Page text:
With all that money they’ve been throwing around, you’d think that LIV Golf could hire a better PR team for all their new players.
I don’t know — maybe they don’t feel like they need it. Maybe the newest additions of Bryson DeChambeau and Patrick Reed demonstrate that the Saudis don’t feel the need to have their golfers defend them and want the names to do the talking. But really, it seems like not one of these guys was the least bit prepared to answer some tough questions that we all knew were coming. (Also, Phil Mickelson wore an Augusta National shirt with the logo drawn over in black marker to the first tournament, which is also just odd. Are they not giving these guys new gear?)
Yesterday, Ian Poulter and Lee Westwood refused to answer a reporter who asked whether they’d play in a tournament hosted by Vladimir Putin and the Russian government, for instance, or in apartheid South Africa. Poulter responded, “I don’t need to answer that question.” But to be fair, LIV is far from speculation, as the government-backed league’s first tournament tee’d off yesterday. It’s a question they should have been prepared for, but seemed taken aback by it, just as Taylor Gooch and Graeme McDowell did earlier this week. Simply asked where they draw a moral line, no one could give a prepared answer, because no one seems to have one.
Sure, they’re sticking to the talking points that LIV gave them — improving the product, growing the game, an exciting new format, the hope that the PGA will just let them play both (a hope that was utterly and decisively dashed yesterday after a statement from the PGA commissioner suspended all present and future golfers who play in LIV tournaments). But they’ve apparently received enough money that they haven’t thought about the questions they’re going to have to answer, and have been so blindsided by these reporters that Gooch literally told them he was too stupid to have a justification for his defection.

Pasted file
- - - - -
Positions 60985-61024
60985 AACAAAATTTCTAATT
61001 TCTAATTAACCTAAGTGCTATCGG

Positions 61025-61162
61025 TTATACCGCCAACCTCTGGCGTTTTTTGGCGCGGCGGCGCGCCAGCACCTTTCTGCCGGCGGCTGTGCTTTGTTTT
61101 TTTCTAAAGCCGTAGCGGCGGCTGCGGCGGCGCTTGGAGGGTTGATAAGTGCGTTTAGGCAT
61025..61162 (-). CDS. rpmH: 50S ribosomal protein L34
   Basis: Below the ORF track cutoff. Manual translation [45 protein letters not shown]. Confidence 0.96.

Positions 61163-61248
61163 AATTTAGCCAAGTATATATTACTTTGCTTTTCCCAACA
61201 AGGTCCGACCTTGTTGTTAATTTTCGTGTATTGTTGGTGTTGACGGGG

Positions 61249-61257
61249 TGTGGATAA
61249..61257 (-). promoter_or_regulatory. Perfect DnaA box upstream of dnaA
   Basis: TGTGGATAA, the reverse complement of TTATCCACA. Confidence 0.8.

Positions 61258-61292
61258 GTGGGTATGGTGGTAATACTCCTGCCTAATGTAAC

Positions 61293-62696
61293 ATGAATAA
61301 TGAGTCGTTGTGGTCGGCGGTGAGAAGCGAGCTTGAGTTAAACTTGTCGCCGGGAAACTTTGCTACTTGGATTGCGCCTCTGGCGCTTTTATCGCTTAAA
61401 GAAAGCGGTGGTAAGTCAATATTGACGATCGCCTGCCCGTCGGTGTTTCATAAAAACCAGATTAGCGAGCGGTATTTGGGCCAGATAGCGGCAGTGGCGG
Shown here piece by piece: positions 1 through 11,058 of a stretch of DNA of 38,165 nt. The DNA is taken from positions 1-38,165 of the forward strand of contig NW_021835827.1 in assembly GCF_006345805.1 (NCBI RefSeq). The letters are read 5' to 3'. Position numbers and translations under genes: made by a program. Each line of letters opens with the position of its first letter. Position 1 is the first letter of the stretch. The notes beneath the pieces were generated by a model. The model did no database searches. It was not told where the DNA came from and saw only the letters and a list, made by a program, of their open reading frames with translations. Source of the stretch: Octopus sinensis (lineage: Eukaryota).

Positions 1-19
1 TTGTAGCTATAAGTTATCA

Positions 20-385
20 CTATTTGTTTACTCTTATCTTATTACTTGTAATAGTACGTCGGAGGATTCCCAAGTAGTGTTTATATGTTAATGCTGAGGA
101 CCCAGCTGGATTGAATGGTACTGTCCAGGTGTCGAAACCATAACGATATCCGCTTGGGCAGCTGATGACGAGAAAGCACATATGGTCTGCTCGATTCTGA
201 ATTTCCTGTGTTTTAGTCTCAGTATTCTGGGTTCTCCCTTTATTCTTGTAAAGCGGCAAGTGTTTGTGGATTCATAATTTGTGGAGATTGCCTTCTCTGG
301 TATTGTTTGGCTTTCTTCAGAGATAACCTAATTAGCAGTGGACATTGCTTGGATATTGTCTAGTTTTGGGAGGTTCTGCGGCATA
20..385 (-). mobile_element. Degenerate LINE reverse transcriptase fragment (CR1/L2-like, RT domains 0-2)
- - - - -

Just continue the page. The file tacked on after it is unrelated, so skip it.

LIV is pushing this effort in sportswashing through by sheer force. No nuance, no light touch, no work-around excuses or even bullshit justifications. I mean, for god’s sake, Phil Mickelson straight up listed all of the horrible murderous things that the Saudi government has done, such as assassinating Washington Post journalist Jamal Khashoggi.
But whether the product succeeds commercially isn’t really the question here. No one needs to like the golfers or think that they’re doing the right thing for the government to consider LIV a success. They just need to accept and normalize the product to a point where the golfers who join are no longer questioned.
We’re not even close to that point right now, as demonstrated by the unrelenting questions, but it poses an interesting hypothetical. What does a successful return on those hundreds of millions — in the end, billions — of dollars look like for the Saudi government? Surely, normalization and an exit out of their singular reputation for human rights abuses and into the sports world would help grow their nation’s economy in many ways outside of TV deals and tournament profits, especially as dependence on oil decreases across the world.
The golf is a means to an end, rather than a profitable venture in and of itself, which is why they don’t need to hire a better PR team to train the defecting golfers. It’s much bigger than Phil Mickelson or Bryson DeChambeau — they’re in it for the long haul. Golf tournaments with beloved Americans serving as the face of their efforts are a foot shoved into a doorway that has been propped open by oil sales for this long. The Saudis needed that foot. They won’t break down the door, but if the plan comes to fruition, they’ll wear people down into opening it.